Domain

Zinc finger, PARP-type (IPR001510)

Short name: Znf_PARP

Domain relationships

None.

Description

Zinc finger (Znf) domains are relatively small protein motifs which contain multiple finger-like protrusions that make tandem contacts with their target molecule. Some of these domains bind zinc, but many do not; instead binding other metals such as iron, or no metal at all. For example, some family members form salt bridges to stabilise the finger-like folds. They were first identified as a DNA-binding motif in transcription factor TFIIIA from Xenopus laevis (African clawed frog), however they are now recognised to bind DNA, RNA, protein and/or lipid substrates [PMID: 10529348, PMID: 15963892, PMID: 15718139, PMID: 17210253, PMID: 12665246]. Their binding properties depend on the amino acid sequence of the finger domains and of the linker between fingers, as well as on the higher-order structures and the number of fingers. Znf domains are often found in clusters, where fingers can have different binding specificities. There are many superfamilies of Znf motifs, varying in both sequence and structure. They display considerable versatility in binding modes, even between members of the same class (e.g. some bind DNA, others protein), suggesting that Znf motifs are stable scaffolds that have evolved specialised functions. For example, Znf-containing proteins function in gene transcription, translation, mRNA trafficking, cytoskeleton organisation, epithelial development, cell adhesion, protein folding, chromatin remodelling and zinc sensing, to name but a few [PMID: 11179890]. Zinc-binding motifs are stable structures, and they rarely undergo conformational changes upon binding their target.

This entry represents PARP (Poly(ADP) polymerase) type zinc finger domains.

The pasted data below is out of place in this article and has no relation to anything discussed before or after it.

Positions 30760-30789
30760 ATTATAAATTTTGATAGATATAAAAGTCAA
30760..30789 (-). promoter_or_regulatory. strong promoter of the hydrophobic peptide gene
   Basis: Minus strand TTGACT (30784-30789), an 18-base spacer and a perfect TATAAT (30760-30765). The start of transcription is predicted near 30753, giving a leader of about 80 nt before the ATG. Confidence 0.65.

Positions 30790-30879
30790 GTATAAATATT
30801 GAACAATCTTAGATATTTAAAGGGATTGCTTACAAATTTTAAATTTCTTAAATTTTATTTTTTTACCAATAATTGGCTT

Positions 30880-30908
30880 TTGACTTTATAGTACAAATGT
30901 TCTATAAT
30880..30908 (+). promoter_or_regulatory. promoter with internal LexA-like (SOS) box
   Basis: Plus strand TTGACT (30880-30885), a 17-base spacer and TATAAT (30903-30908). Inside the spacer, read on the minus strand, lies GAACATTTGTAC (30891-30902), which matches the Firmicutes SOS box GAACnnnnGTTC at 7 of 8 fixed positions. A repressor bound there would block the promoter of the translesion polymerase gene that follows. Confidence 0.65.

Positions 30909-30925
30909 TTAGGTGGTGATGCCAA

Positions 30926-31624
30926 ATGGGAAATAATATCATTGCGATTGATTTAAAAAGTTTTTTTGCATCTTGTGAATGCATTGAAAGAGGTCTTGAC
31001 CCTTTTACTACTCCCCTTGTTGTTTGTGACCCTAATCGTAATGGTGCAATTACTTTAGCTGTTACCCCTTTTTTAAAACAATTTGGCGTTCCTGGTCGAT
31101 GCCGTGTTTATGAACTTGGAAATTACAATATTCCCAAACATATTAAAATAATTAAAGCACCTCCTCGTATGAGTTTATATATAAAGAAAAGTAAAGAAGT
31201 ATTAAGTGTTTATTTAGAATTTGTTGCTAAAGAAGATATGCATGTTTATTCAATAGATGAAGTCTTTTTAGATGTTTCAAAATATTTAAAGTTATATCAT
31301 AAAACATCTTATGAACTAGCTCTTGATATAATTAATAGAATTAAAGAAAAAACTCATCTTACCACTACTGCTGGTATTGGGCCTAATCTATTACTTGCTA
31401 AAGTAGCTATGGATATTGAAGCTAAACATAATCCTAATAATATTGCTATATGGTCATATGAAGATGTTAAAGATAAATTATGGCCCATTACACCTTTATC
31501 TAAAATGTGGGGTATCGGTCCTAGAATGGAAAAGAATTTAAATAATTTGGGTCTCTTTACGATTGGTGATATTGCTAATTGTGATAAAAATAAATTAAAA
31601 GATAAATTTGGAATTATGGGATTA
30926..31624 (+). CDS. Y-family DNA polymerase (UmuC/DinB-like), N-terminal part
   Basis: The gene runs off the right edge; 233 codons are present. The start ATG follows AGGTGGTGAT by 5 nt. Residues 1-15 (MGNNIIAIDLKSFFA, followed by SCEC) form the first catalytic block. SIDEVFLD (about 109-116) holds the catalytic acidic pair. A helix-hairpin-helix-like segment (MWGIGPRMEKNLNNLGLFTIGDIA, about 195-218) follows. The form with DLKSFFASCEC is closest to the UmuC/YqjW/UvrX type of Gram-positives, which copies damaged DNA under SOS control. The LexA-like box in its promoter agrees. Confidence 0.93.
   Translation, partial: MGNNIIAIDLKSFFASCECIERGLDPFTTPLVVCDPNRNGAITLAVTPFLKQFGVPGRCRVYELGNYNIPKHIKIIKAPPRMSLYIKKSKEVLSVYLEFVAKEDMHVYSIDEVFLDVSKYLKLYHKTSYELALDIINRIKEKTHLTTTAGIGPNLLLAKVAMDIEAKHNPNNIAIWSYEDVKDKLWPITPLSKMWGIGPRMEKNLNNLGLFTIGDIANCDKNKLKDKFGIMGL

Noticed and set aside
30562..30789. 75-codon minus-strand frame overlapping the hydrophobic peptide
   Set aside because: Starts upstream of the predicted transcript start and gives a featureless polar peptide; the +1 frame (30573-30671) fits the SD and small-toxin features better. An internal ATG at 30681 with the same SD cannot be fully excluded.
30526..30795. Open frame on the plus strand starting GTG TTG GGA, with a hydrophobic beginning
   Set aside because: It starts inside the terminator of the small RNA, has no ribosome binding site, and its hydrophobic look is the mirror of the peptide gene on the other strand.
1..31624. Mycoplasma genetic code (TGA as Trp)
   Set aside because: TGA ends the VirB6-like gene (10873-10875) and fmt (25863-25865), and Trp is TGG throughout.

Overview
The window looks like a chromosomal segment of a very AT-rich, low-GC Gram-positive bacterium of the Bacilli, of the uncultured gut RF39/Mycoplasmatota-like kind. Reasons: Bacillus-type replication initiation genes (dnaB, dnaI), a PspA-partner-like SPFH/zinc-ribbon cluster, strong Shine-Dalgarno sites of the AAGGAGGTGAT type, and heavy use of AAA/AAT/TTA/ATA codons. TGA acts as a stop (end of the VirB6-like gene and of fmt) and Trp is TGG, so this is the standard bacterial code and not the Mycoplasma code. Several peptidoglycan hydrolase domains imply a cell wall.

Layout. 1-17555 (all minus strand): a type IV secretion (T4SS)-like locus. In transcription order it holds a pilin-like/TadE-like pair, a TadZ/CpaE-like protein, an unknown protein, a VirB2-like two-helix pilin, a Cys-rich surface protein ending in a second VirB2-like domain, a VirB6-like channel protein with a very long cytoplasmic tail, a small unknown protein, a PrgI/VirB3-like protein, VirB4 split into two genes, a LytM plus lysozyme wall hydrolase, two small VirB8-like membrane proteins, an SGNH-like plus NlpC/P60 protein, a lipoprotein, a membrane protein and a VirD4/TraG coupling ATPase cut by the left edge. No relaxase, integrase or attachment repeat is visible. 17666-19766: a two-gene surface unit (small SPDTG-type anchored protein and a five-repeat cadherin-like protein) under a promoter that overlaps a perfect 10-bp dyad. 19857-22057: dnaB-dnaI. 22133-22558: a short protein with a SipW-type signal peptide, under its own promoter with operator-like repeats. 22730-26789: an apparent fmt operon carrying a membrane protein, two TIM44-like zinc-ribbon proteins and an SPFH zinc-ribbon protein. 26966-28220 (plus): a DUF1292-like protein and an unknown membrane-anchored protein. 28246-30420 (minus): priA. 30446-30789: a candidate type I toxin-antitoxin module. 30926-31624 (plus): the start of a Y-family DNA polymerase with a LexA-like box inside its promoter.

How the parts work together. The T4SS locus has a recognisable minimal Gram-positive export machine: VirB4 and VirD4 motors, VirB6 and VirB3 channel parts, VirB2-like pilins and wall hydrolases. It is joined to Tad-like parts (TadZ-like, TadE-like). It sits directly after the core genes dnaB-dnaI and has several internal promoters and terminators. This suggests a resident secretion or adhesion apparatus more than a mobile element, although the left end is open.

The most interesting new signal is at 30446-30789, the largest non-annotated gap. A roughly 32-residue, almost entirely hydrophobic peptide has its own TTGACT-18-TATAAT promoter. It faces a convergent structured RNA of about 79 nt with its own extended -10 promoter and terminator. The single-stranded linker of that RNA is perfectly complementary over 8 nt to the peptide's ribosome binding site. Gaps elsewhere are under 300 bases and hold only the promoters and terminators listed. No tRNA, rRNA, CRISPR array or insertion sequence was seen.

NAD(+) ADP-ribosyltransferase(EC:2.4.2.30) [PMID: 3118181, PMID: 8016868] is a eukaryotic enzyme that catalyses the covalent attachment of ADP-ribose units from NAD(+) to various nuclear acceptor proteins. This post-translational modification of nuclear proteins is dependent on DNA. It appears to be involved in the regulation of various important cellular processes such as differentiation, proliferation and tumour transformation as well as in the regulation of the molecular events involved in the recovery of the cell from DNA damage. Structurally, NAD(+) ADP-ribosyltransferase consists of three distinct domains: an N-terminal zinc-dependent DNA-binding domain, a central automodification domain and a C-terminal NAD-binding domain. The DNA-binding region contains a pair of PARP-type zinc finger domains which have been shown to bind DNA in a zinc-dependent manner. The PARP-type zinc finger domains seem to bind specifically to single-stranded DNA and to act as a DNA nick sensor. DNA ligase III [PMID: 7760816] contains, in its N-terminal section, a single copy of a zinc finger highly similar to those of PARP.

GO terms

Biological Process

No terms assigned in this category.

Molecular Function

GO:0003677 DNA binding
GO:0008270 zinc ion binding

Cellular Component

No terms assigned in this category.

Contributing signatures

Signatures from InterPro member databases are used to construct an entry.
PROSITE profiles
GENE3D
PROSITE patterns
Pfam